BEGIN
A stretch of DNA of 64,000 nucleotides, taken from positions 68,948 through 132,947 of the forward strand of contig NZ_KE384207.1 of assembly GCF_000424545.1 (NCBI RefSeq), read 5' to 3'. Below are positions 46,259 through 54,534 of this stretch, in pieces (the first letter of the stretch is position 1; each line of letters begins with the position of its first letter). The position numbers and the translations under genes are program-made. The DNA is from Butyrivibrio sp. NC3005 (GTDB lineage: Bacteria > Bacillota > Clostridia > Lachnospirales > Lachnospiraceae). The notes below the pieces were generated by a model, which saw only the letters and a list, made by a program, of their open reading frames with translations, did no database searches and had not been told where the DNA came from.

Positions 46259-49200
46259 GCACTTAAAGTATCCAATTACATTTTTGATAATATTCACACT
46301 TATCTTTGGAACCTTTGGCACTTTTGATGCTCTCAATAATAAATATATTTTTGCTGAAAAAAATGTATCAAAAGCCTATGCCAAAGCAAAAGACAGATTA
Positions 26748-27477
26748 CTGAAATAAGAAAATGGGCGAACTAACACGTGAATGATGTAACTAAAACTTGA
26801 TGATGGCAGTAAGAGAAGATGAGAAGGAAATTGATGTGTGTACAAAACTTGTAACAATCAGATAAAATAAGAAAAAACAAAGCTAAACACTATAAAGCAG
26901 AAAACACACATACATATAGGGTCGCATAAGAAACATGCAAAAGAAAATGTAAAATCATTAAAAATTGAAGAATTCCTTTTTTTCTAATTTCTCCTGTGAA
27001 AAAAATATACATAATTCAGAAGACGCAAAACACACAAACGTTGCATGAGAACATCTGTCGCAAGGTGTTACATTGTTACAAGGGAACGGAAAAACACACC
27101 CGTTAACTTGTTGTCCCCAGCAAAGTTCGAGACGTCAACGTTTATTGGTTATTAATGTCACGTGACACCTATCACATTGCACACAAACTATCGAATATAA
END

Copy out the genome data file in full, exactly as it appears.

A stretch of DNA of 64,000 nucleotides, taken from positions 68,948 through 132,947 of the forward strand of contig NZ_KE384207.1 of assembly GCF_000424545.1 (NCBI RefSeq), read 5' to 3'. Below are positions 46,259 through 54,534 of this stretch, in pieces (the first letter of the stretch is position 1; each line of letters begins with the position of its first letter). The position numbers and the translations under genes are program-made. The DNA is from Butyrivibrio sp. NC3005 (GTDB lineage: Bacteria > Bacillota > Clostridia > Lachnospirales > Lachnospiraceae). The notes below the pieces were generated by a model, which saw only the letters and a list, made by a program, of their open reading frames with translations, did no database searches and had not been told where the DNA came from.

Positions 46259-49200
46259 GCACTTAAAGTATCCAATTACATTTTTGATAATATTCACACT
46301 TATCTTTGGAACCTTTGGCACTTTTGATGCTCTCAATAATAAATATATTTTTGCTGAAAAAAATGTATCAAAAGCCTATGCCAAAGCAAAAGACAGATTA
Positions 26748-27477
26748 CTGAAATAAGAAAATGGGCGAACTAACACGTGAATGATGTAACTAAAACTTGA
26801 TGATGGCAGTAAGAGAAGATGAGAAGGAAATTGATGTGTGTACAAAACTTGTAACAATCAGATAAAATAAGAAAAAACAAAGCTAAACACTATAAAGCAG
26901 AAAACACACATACATATAGGGTCGCATAAGAAACATGCAAAAGAAAATGTAAAATCATTAAAAATTGAAGAATTCCTTTTTTTCTAATTTCTCCTGTGAA
27001 AAAAATATACATAATTCAGAAGACGCAAAACACACAAACGTTGCATGAGAACATCTGTCGCAAGGTGTTACATTGTTACAAGGGAACGGAAAAACACACC
27101 CGTTAACTTGTTGTCCCCAGCAAAGTTCGAGACGTCAACGTTTATTGGTTATTAATGTCACGTGACACCTATCACATTGCACACAAACTATCGAATATAA